A Happy Resolution!

So much sad, sad, sad isn’t good for the soul.  Or good for a blog.  This post will NOT be about pain or fear or cancer. It will be about CONVECTION OVENS!!

Home Sweet Downsize!

The Setup
When Gerry and I purchased our beautiful home in 2016, our goal was to downsize to the point (both in house size and in less desirable location) that we could get close to the ‘paying off the mortgage’ portion of our life plan.

As I’ve mentioned, Gerry and I are frugal bunnies. The priviledge to even BE able to be frugal is something I don’t take lightly, I KNOW exactly how fortunate we are. We live in a messed up country, in a messed up world. Paying attention to blatant unfairness it’s a step in the direction of fixing it.

The kids had SOME say in the house, but mostly we allowed them to go along for the ride. Their home is here for as long as they want, but we couldn’t afford to make it TOO comfortable for them to come and stay.

The Warrantee

You Say Garage, I Say St-St-Studio!

Along with the home, and the magnificent garage, er, dye studio, we acquired a home warrantee on several of the appliances. I hadn’t thought much about warrantees before, but this one has worked out beautifully for our family.

The range was on the warrantee, and it had been baking kind of funny, there was a light bulb out that couldn’t be reached to be replaced, and we were STUNNED when the warrantee fellow came out and said we could get a new range, and gave us a number that they would pay us to go get ourselves something.

We shopped online, we shopped in stores, we knew we wanted a bit of a grill, a bit of a griddle, and —if possible — my dream of a convection oven.

The Range
I know fan, or convection, ovens can be a tricky subject, but I wanted one, damnit. I mean, not enough to turn down a lovely stove that DIDN’T have one, but if one came with our stove, so much the better!

We decided to shop at SEARS online after seeing this item on their website. We ordered it, it was delivered in early January.

I wasn’t at home at the time so Gerry accepted it on his own. We weren’t paying for SEARS to install it, so they pretty much dropped it off and took our old stove away.

The WRONG Range
EXCEPT the oven they dropped off did NOT match the description.  No convection oven.

I immediately started an online chat with the SEARS folks, who seemed as surprised as I was that this range did NOT have a convection oven.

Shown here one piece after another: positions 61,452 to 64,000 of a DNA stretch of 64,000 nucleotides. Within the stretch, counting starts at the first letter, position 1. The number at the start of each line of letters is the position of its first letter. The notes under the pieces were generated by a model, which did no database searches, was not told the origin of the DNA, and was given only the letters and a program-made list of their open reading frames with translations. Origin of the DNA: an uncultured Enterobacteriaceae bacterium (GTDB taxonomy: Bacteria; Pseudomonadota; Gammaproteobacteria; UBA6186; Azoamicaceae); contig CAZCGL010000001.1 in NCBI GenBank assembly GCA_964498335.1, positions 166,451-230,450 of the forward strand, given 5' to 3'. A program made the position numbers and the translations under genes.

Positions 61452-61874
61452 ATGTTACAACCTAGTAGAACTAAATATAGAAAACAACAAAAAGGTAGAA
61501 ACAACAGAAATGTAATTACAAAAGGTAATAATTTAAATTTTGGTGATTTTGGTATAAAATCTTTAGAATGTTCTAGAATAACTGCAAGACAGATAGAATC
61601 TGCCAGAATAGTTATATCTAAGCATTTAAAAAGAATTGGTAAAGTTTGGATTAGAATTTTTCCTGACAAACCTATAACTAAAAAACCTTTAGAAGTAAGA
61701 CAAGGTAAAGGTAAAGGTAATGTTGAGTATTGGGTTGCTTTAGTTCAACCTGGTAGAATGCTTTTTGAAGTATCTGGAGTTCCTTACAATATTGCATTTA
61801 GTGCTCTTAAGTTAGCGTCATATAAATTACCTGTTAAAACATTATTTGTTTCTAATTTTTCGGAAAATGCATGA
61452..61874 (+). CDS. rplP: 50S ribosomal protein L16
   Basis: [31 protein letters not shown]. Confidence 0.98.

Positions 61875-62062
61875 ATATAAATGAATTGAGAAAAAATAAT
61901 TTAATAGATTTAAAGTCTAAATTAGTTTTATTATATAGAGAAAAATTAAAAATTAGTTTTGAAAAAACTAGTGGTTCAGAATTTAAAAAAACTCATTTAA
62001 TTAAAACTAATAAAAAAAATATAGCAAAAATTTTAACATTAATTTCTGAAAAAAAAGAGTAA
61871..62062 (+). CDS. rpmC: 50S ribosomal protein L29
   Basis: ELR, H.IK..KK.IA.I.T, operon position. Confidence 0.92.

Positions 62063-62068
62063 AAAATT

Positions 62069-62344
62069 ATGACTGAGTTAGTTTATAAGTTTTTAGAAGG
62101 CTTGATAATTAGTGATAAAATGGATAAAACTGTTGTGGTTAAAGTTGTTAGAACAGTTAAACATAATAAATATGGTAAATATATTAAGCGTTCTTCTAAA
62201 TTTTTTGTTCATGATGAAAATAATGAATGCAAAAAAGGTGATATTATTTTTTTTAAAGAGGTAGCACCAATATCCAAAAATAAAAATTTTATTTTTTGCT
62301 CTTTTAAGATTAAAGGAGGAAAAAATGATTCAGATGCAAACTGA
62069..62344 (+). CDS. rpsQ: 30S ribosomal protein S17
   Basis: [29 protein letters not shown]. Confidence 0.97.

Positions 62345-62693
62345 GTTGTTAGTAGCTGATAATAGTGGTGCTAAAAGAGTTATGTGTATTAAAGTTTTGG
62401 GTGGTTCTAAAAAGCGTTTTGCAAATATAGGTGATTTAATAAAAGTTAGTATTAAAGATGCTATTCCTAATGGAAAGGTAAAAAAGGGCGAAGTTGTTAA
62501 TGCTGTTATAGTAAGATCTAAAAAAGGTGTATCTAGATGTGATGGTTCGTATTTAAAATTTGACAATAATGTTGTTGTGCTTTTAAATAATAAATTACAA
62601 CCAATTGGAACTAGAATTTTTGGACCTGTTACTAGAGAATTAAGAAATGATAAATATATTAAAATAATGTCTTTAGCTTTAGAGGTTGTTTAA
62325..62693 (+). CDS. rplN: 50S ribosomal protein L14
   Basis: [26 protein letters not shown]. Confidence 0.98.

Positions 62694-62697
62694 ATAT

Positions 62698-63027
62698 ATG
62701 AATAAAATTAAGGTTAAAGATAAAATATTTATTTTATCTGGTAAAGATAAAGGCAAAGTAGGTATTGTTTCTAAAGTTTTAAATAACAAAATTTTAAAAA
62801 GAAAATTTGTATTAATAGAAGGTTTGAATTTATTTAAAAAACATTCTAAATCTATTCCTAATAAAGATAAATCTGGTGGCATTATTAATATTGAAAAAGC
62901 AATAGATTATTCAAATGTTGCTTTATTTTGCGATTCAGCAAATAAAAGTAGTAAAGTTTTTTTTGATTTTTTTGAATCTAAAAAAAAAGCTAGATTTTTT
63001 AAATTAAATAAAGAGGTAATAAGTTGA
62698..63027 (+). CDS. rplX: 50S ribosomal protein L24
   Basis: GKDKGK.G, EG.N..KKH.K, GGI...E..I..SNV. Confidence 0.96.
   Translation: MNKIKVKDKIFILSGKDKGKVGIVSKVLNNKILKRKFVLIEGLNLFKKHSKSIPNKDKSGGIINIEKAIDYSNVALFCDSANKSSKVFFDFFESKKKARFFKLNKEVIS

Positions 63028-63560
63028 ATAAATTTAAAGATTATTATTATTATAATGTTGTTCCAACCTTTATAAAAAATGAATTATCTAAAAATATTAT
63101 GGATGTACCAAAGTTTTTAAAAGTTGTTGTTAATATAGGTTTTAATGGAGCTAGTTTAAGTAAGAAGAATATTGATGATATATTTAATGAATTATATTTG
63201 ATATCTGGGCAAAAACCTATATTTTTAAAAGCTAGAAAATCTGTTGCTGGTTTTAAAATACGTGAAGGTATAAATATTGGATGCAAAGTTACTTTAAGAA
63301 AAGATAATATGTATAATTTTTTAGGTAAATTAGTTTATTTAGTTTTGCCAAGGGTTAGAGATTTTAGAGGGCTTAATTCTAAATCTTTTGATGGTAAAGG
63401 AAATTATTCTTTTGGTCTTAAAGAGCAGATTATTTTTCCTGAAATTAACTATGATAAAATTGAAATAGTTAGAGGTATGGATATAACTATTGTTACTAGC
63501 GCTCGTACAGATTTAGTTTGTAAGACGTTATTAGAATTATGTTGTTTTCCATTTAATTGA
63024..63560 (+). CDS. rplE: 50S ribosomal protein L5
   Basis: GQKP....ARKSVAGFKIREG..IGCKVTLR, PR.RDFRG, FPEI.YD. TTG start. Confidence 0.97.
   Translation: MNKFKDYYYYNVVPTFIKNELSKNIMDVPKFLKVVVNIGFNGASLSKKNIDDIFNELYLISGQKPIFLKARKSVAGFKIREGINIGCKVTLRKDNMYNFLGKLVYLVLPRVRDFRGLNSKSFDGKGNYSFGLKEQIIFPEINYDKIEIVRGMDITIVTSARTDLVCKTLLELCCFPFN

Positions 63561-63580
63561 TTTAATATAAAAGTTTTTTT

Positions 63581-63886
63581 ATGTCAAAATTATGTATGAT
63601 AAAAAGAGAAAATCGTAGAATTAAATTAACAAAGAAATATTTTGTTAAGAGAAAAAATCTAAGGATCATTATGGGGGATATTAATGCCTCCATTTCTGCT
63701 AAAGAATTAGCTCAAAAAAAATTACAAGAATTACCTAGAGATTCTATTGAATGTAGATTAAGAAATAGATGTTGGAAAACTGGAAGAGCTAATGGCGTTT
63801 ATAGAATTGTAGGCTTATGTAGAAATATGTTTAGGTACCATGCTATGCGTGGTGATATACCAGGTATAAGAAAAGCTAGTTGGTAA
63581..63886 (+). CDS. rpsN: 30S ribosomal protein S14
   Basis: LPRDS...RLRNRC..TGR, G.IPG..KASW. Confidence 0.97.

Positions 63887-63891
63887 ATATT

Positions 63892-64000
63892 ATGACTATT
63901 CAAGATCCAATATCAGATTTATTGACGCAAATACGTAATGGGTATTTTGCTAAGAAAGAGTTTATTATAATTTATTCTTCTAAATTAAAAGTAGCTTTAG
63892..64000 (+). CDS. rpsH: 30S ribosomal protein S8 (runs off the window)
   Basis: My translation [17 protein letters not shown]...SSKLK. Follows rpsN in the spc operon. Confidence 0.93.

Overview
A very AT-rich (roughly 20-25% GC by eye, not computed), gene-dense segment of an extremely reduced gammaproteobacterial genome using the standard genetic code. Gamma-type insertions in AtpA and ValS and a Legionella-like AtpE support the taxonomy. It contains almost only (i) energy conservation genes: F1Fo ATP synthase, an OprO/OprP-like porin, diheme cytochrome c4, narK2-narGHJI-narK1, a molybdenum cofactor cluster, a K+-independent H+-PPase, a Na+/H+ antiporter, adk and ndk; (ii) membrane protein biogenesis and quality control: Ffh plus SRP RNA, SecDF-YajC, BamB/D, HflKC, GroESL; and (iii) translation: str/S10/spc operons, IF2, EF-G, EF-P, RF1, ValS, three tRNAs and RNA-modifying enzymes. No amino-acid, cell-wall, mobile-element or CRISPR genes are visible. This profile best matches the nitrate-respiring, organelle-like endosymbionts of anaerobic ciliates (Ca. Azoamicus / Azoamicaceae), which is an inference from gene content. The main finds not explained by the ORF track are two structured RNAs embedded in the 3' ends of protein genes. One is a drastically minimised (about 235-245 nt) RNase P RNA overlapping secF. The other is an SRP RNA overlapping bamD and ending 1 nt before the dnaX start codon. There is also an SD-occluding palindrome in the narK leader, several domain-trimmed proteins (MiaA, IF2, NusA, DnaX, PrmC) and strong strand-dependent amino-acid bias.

We went back and forth, I could tell the Customer Service Rep was feeling like he was between a rock and a hard place (my god, what an absolutely dismally difficult job CSR is!)

So apparently the range we bought, JGSS66EELSS was NOT the range we’d thought we were buying. And apparently SEARS said it was our fault, or that it wasn’t THEIR fault.

Of course we needed to escalate the situation.  SEARS told us, rather nastily, that the number of the range we’d ordered WAS NOT a model with a ConvectionOven.  They said that they had a typo on their website, and they would NOT honor a typo.

Refusal To Help
Except, even after we’d alerted SEARS to this, they KEPT that damn “typo” up for months.

The emails we were getting from SEARS were getting nastier and nastier.

Essentially they said, in several different ways, “Look, you got a good deal on a range, just shut up and go away.”

They offered us $100 to shut up, and told us that we HAD TO ACCEPT THAT $100 WITHIN 5 DAYS OR THEY WEREN’T PLAYING. Jerks.

Uh, no.

They repeated their offer with $200. Then with $400. Each time we said, “No, we want the range that you advertised. We will NOT let you get away with Bait & Switch.”

We stood strong, we were in no rush and — in all honesty — we really loved the range we had purchased. But it WAS NOT what was advertised. What was advertised was the range we ordered PLUS a convection oven.

About a week into this nonsense we asked for the help of our State Attorney General, Lori Swanson. I hadn’t realized that one of the duties of the SAG is to protect consumers in their state, and BOY did Erin, from Lori’s office, work to protect us!

Our Lovely Stove. Take THAT, Kathleen!

Patiently, slowly, her staff kept after SEARS. She took the case seriously, giving it the amount of time it needed, but also letting it roll on it’s own. I was impressed with their restraint and strength.

Right around that time my business partner, Kathleen, had her kitchen redone after bad ice dam damage from several years ago. Thank you, home insurance company!

It’s ON!
Kathleen GOT OUR STOVE! She ordered and had delivered EXACTLY the stove we wanted, so it was ON! There was no way I was not walking away without my convection oven.

Actually, given the state of my back this Spring, perhaps that is NOT the best way to acquire and bring home the oven… 

Morning Treat for Post Radiation!